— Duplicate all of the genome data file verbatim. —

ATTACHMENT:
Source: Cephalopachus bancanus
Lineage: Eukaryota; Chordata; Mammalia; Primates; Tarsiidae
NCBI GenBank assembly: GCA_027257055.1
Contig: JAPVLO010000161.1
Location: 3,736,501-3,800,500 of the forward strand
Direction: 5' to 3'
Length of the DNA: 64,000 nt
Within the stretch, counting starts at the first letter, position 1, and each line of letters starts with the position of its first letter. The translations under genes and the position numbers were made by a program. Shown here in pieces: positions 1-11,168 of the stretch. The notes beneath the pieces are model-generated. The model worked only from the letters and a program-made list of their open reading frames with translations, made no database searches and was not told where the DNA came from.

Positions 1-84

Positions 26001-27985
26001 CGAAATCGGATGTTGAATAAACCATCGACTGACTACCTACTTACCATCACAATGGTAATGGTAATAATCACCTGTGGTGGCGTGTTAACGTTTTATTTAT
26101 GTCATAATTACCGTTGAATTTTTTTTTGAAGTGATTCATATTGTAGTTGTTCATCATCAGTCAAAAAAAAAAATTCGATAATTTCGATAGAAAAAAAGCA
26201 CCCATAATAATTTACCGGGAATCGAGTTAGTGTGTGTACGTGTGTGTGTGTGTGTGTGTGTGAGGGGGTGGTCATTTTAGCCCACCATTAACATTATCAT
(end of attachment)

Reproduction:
Source: Cephalopachus bancanus
Lineage: Eukaryota; Chordata; Mammalia; Primates; Tarsiidae
NCBI GenBank assembly: GCA_027257055.1
Contig: JAPVLO010000161.1
Location: 3,736,501-3,800,500 of the forward strand
Direction: 5' to 3'
Length of the DNA: 64,000 nt
Within the stretch, counting starts at the first letter, position 1, and each line of letters starts with the position of its first letter. The translations under genes and the position numbers were made by a program. Shown here in pieces: positions 1-11,168 of the stretch. The notes beneath the pieces are model-generated. The model worked only from the letters and a program-made list of their open reading frames with translations, made no database searches and was not told where the DNA came from.

Positions 1-84

Positions 26001-27985
26001 CGAAATCGGATGTTGAATAAACCATCGACTGACTACCTACTTACCATCACAATGGTAATGGTAATAATCACCTGTGGTGGCGTGTTAACGTTTTATTTAT
26101 GTCATAATTACCGTTGAATTTTTTTTTGAAGTGATTCATATTGTAGTTGTTCATCATCAGTCAAAAAAAAAAATTCGATAATTTCGATAGAAAAAAAGCA
26201 CCCATAATAATTTACCGGGAATCGAGTTAGTGTGTGTACGTGTGTGTGTGTGTGTGTGTGTGAGGGGGTGGTCATTTTAGCCCACCATTAACATTATCAT